mig =: 0\$a:                     NB. monkey inspection gerunds
for_ix. i.{:\$bx do.
NB. assume ops 100% J (e.g. no /)
mig =: mig , 3 : ((('old';' y ') rplc ~ 18&}.)>ix{1{bx)`''
end.
dft =: |: ".@({:&.;:)&> 2 4 3{b NB. Nx3 divisor/false/truex
cts =: 0#~#dft                  NB. treated item counts
#dft                            NB. return # monkeys
}}
```

This line is interesting:

```mig =: mig , 3 : ((('old';' y ') rplc ~ 18&}.)>ix{1{bx)`''
```

In order to put verbs in a list, one needs to turn them into gerunds, which allows you to treat verbs as nouns, like passing them to other verbs or putting them in lists. `3 : literal ` defines an explicit verb, with the literal as body; I create the body by replacing old with y, assuming there is no division (which would error if it happened to be present). Once this verb is created, the conjunction Tie (`) turns it into a gerund, with as right argument the empty list, adding the verb on the left to the empty list of gerunds. Gerunds are not a separate type in J, they are just boxes, and for the empty list, J does not distinguish between types (mostly), so is easy to type and understand.

For part 1, my initial idea of just simulating each monkey in turn proved sufficiently performant. I wrote a monkey verb that takes as argument the monkey number (0-based), and uses that to index into the various arrays created by init before. At the start of each turn, it updates the counts of the monkey adding the number of the items it has in stock. After that, it loops over all items, finding the new worry value nv for each item and the destination monkey dest based on the divisibility test and destinations encoded in dft. Lastly, the item is added to the end of the destination monkey's inventory.

```monkey =: {{
cts=: (cts +&(y&{) #&>worry ) y}cts  NB. update counts for this monkey
for_it. >y{worry do.                 NB. distribute items
nv=. <.@%&3 (mig@.y) it            NB. new value
dest=. nv (}.@] {~ 0=(|~{.)) y{dft NB. destination ~ test
NB. append nv to worry of dest
worry =: (nv ,~&.> dest{worry) dest} worry
end.
worry=: a: y}worry                   NB. zap list as done.
y                                    NB. return monkey number for iteration
}}
```

Gerund creation was discussed above, but how do we use gerunds? The above verb shows one use: ` mig@.y`. There's two conjunctions that are specifically designed to work on gerunds: atdot|Agenda (@.) and Evoke gerund (`:). Here, agenda is the one to use: it allows to pick a verb from a gerund (in this casemig) by specifying it's index (here y) in the list (@. has other uses, like recursion, etc).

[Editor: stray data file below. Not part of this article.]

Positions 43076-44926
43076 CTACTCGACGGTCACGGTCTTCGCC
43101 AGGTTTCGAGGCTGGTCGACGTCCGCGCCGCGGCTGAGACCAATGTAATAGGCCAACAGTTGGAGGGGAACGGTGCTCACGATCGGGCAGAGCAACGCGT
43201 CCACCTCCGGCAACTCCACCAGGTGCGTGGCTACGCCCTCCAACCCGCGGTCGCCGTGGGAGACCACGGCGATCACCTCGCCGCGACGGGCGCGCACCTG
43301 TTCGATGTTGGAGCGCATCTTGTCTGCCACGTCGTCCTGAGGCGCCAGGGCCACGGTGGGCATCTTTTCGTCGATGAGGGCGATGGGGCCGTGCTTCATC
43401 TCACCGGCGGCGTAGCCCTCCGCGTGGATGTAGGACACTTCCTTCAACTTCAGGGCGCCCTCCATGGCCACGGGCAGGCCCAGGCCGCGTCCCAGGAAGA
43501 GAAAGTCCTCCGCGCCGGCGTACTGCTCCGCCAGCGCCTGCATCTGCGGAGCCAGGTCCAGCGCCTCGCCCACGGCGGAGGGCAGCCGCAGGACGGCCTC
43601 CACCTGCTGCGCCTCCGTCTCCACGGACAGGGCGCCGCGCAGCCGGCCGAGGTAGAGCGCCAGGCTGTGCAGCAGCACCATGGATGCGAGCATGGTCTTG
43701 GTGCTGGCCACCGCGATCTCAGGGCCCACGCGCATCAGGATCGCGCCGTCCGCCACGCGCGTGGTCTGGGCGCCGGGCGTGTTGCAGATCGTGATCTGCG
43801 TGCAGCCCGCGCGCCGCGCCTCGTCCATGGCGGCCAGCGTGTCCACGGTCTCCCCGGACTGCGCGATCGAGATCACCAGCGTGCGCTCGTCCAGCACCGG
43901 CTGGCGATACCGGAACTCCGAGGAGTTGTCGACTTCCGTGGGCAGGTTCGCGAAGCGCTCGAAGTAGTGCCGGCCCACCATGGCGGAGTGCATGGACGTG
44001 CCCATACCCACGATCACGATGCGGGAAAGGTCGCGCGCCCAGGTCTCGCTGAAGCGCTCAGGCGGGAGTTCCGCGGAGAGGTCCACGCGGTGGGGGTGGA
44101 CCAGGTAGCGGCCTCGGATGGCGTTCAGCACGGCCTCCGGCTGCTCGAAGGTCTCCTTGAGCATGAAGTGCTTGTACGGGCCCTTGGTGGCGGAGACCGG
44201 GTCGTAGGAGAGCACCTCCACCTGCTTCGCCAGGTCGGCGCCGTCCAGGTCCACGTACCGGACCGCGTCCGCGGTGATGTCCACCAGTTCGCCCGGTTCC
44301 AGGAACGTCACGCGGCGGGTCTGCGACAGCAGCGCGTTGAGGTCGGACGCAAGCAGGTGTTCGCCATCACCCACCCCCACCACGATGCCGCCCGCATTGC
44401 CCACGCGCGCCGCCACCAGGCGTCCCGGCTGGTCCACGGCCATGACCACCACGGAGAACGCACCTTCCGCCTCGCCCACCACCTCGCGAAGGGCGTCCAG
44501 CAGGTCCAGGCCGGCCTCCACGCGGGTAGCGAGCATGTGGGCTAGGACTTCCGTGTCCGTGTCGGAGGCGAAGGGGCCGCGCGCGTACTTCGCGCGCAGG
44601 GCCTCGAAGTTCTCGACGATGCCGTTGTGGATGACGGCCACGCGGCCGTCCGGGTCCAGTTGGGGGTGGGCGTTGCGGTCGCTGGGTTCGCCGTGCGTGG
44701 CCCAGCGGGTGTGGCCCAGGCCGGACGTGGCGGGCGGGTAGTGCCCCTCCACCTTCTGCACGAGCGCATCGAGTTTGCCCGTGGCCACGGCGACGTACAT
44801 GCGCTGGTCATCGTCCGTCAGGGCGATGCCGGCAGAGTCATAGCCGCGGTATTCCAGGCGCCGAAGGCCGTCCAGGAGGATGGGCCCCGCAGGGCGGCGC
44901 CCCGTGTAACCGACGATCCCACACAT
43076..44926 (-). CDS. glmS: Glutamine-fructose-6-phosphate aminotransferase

After executing the monkey verb for each monkey for 20 rounds, I should get the product of the item counts of the two busiest monkeys, which translates literally:

```busy=: {{*/2{.\:~ct}}
```

Piecing together the parts defined:

```NB. note: depends on non-specified order of execution of "0!
part1=:busy@:(monkey"0^:20)@i.@init
```

Last thing I would note: It is important (in general, but especially when writing J) to be explicit about your assumptions: It aids tremendously if you wrote code that fails, or even worse, it works on the test input, but not on your own input. J's terseness is not an excuse to skip on comments: I would have been unable to understand my own code if not documented.

In this solution, I made several assumptions (all of which I noted when writing the code):

• The monkeys are presented in order and their numbering is 0 based.
• Theres no division in the monkey verbs (I hope it's the same for your input; otherwise, add `;'/';'%'` to the rplc call in init).
• The code relies on the undocumented (and thus not guaranteed) order of execution for the monkey verbs at rank 0. This behaviour could change if the implementation changes (e.g. if ever rank is parallelised, for instance).

## Part 2

Part two removes the limitation of the worry levels by dividing by 3 and rounding down, causing the worry levels to soar quickly. Additionally, 10000 rounds are run, instead of the 20 rounds of part 1. This happens often in AoC: the first part asks for a solution; the second pushes the solution so that merely bruteforceing it won't work.